The VIP Program does not allow students to freely switch from team to team. As a disincentive, students are typically asked to take a one-semester break between participation on one team and another. Students seeking an exception to this rule should provide a detailed explanation in the comments section in the online application.

After students are accepted, the VIP Program will issue a registration permit. One-credit-hour students will need only one course registration number (CRN), which they will receive via email when their permit is issued. Two and 3-credit-hour students will need two CRNs, one for the scheduled meeting (1 credit, CRN emailed when the permit is issued), and another CRN for a 1 or 2-credit unsupervised lab. The lab CRNs are listed each semester on the VIP webpage.

Each VIP team meets once weekly, typically for 50 minutes. Teams also schedule subteam meetings, allowing smaller groups working on a specific topic to collaborate at other times during the week. Students in their first semester of VIP cannot have a time-conflict with the scheduled team meeting.  Returning VIP students can have a time conflict with instructor approval, if subteam meetings outside of regular meetings would allow the student to fully participate and contribute. It is the student’s responsibility to confirm with the instructor if a time-conflict is acceptable (regardless of whether a time-conflict permit was issued), to ensure the time conflict is manageable, and to actively engage with their team.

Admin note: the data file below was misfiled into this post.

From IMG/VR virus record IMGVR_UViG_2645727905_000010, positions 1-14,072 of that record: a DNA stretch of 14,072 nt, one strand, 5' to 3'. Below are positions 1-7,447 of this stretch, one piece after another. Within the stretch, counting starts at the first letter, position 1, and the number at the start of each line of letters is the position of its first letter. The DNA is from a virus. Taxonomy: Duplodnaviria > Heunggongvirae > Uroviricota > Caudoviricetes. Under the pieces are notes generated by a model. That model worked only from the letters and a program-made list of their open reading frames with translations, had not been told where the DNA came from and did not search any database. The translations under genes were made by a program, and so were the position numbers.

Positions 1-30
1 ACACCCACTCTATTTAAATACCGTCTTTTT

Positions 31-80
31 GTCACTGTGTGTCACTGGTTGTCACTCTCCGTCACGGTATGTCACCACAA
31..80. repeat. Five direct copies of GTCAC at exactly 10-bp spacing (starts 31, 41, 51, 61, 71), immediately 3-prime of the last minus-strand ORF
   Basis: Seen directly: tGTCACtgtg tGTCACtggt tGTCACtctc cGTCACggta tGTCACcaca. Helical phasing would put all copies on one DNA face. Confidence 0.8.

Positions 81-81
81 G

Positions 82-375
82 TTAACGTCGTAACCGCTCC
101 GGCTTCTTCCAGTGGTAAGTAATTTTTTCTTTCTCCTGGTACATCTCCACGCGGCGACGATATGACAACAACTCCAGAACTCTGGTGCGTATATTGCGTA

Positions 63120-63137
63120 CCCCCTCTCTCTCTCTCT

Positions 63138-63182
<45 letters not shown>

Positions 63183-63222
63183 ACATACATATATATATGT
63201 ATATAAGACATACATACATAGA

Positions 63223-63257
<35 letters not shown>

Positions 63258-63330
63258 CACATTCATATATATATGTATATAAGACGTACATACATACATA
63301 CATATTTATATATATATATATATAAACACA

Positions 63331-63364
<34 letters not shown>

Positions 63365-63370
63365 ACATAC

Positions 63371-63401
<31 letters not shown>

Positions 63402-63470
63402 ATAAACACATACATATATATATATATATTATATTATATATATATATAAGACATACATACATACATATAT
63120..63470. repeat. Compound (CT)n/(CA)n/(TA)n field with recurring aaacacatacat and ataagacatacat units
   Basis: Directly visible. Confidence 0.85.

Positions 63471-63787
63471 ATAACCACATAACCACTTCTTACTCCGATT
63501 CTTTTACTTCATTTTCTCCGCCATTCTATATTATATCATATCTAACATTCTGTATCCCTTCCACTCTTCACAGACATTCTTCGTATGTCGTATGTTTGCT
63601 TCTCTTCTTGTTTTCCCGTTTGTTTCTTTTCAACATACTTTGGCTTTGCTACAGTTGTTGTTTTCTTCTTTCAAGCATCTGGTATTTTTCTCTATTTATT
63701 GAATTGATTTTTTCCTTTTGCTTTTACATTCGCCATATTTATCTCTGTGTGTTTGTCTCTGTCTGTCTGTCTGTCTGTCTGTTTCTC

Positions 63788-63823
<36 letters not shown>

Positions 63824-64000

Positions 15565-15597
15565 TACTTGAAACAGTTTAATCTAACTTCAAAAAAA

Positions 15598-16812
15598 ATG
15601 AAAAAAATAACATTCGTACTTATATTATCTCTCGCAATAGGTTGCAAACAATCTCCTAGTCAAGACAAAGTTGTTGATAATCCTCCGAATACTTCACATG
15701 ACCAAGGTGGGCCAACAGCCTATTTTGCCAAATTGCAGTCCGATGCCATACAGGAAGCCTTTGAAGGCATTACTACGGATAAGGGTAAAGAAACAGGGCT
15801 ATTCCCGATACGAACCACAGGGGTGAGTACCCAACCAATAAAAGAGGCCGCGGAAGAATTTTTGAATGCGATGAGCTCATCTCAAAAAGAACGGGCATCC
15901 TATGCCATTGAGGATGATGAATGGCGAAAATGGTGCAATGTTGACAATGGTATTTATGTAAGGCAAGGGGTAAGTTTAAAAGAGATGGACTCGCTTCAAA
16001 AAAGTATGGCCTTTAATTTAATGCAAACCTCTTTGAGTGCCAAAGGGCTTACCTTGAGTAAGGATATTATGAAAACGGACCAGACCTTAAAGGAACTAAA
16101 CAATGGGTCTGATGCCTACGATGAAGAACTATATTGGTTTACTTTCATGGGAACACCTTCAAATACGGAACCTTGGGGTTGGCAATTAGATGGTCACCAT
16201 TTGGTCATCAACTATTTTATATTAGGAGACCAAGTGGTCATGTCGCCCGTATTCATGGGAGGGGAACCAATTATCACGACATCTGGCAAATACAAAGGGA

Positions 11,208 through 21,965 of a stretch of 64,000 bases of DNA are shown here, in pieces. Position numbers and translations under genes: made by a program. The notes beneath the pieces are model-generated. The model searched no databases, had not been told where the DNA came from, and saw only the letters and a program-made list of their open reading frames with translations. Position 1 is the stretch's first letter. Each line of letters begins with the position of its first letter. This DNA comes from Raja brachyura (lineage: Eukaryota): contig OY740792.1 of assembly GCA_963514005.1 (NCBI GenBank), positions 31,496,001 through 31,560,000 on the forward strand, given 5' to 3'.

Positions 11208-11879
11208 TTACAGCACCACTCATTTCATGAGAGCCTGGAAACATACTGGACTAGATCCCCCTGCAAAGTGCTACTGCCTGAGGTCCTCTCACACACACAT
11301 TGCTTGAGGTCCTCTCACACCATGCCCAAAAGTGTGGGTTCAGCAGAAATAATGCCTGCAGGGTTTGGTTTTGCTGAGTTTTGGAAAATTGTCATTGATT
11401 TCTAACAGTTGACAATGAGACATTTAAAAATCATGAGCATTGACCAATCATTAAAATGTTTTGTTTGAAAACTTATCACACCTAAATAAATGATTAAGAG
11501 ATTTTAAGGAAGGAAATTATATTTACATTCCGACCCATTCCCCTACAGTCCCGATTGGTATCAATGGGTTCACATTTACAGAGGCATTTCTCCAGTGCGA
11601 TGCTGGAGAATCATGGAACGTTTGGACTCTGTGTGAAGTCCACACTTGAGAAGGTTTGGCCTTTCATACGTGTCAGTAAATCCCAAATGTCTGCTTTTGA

Some VIP teams allow online students to participate. This is most common in the Online Master of Science in Computer Science (OMSCS) program. Team listings on the VIP webpage indicate which teams will consider OMSCS students, either in general (synchronously), asynchronously or on a case-by-case basis. Online students interested in a team considering OMSCS applicants on a case-by-case basis should contact the instructor to discuss their interest and options. In other situations, students already associated with a VIP team might participate while doing a co-op, internship, or study abroad. These requests should be made to instructors. Then with instructor approval, the special sections will be created by the VIP Program.

Many departments have policies about how VIP credits can be applied to degree requirements. Some departments incentivize multiple semesters of participation, allowing VIP credits to count in a more useful way once a minimum number of credits are earned (e.g., all VIP credits might count as in-major electives once 6 VIP credits are earned). In some departments, VIP projects can be used to fulfill multi-semester design sequences such as Junior Design, Senior Design, or Studio. While departments develop and approve the policies, the VIP Program lists the policies at for students’ convenience. It is important for each student to understand their department’s policy. Students with questions about their departments’ policies should contact their academic advisors in their home departments. Appeals to department policies are handled by students’ home departments.